Lesotho + 6 more

Southern Africa: Battle against starvation depends on collaboration

News and Press Release
Originally published
The battle against starvation in Southern Africa does not merely depend on one organisation alone, but on the cohesion and collaboration of many players such as NGOs, UN agencies, donor governments, recipient governments, churches, local communities, civil society, as well as other individuals elsewhere in the world, says Paul Sitnam, World Vision's Senior Relief Coordinator for SAFER.
"So far World Vision has had no reports of children in their Area Development Programs, in all the affected countries, dying of hunger related illnesses," Sitnam explains. "Our early warning systems assisted us in picking up the onslaught of this food emergency."

According to Sitnam, the humanitarian community responded quickly to mobilise internal and external support to take on this crisis and hold it to at least a stalemate. "In brief, I think a notable success was that the worst case scenario's predicted for this crisis, never realised in 2002. This can be ascribed to the hard work of NGOs, but also the whole humanitarian community working together to tackle this serious issue."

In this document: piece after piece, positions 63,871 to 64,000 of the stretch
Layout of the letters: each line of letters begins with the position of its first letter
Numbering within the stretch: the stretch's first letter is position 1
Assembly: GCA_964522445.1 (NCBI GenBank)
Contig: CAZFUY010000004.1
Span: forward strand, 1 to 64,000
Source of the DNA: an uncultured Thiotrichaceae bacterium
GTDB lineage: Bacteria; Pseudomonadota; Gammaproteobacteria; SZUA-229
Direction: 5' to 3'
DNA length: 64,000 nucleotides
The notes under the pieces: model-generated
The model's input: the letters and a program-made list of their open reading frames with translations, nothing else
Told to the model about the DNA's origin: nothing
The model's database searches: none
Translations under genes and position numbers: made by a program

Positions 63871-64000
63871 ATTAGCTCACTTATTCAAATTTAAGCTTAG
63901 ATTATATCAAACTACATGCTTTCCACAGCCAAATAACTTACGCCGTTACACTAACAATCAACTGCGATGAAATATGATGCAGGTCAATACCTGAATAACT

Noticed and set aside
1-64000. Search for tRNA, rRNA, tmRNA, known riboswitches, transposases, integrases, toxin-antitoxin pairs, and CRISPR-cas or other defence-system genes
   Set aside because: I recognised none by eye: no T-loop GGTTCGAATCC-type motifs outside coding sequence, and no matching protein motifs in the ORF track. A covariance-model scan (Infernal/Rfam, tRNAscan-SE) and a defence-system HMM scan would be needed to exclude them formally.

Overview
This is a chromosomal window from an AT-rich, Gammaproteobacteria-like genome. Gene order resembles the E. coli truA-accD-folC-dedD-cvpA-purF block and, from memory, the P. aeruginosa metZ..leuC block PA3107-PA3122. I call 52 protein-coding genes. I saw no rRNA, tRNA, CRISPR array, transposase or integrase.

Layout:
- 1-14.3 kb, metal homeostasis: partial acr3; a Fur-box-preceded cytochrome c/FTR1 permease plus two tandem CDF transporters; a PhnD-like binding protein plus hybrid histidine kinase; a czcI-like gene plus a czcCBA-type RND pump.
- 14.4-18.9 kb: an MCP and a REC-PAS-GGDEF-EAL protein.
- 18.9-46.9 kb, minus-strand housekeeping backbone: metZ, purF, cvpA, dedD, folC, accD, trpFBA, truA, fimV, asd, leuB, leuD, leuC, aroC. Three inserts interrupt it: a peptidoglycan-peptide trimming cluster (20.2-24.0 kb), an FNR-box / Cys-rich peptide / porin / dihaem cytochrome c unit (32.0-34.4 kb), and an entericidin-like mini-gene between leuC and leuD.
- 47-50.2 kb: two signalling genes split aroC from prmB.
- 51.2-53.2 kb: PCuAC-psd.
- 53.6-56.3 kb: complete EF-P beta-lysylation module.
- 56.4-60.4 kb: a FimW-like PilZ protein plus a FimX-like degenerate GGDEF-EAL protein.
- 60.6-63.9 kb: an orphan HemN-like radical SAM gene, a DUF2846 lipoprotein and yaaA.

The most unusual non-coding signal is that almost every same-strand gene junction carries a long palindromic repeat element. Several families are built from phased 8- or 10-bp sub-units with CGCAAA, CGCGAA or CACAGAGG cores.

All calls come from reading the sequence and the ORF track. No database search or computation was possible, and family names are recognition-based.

Since the advent of the food crisis, World Vision has distributed food to almost 2.7 million beneficiaries in Zambia, Zimbabwe, Malawi, Mozambique, Angola, Swaziland and Lesotho.

World Vision's programme has grown considerably, and most of the expansion has been in food commodities. Sitnam describes this as the first basic line of activity in a food crisis emergency, but says it should not be the only one. "We are handling this growth by trying to rationalise it in the worst affected countries (Zambia, Zimbabwe, and Malawi). We are utilising our full capacity to reach the most vulnerable."

Other non-food activities such as agricultural recovery have also grown due to an increased donor interest. "We have high-quality programs in each of the affected countries, and our programs department is working hand in hand with local communities to develop rational strategies."

"It's hard to say what 2003 holds in terms of harvests, but according to the forecasts, El Niño conditions will continue during the rest of the growing season. This is most likely to result in dry spells and below average rainfall in different parts of the sub-region and subsequent reductions in yields."

Sitnam concludes: "This year, we will carry out a relief management capacity assessment in the seven countries affected, to see how well they are geared up and managing the relief operation. In addition, an evaluation of the impact of relief in Zimbabwe and Zambia will possibly be conducted in mid 2003."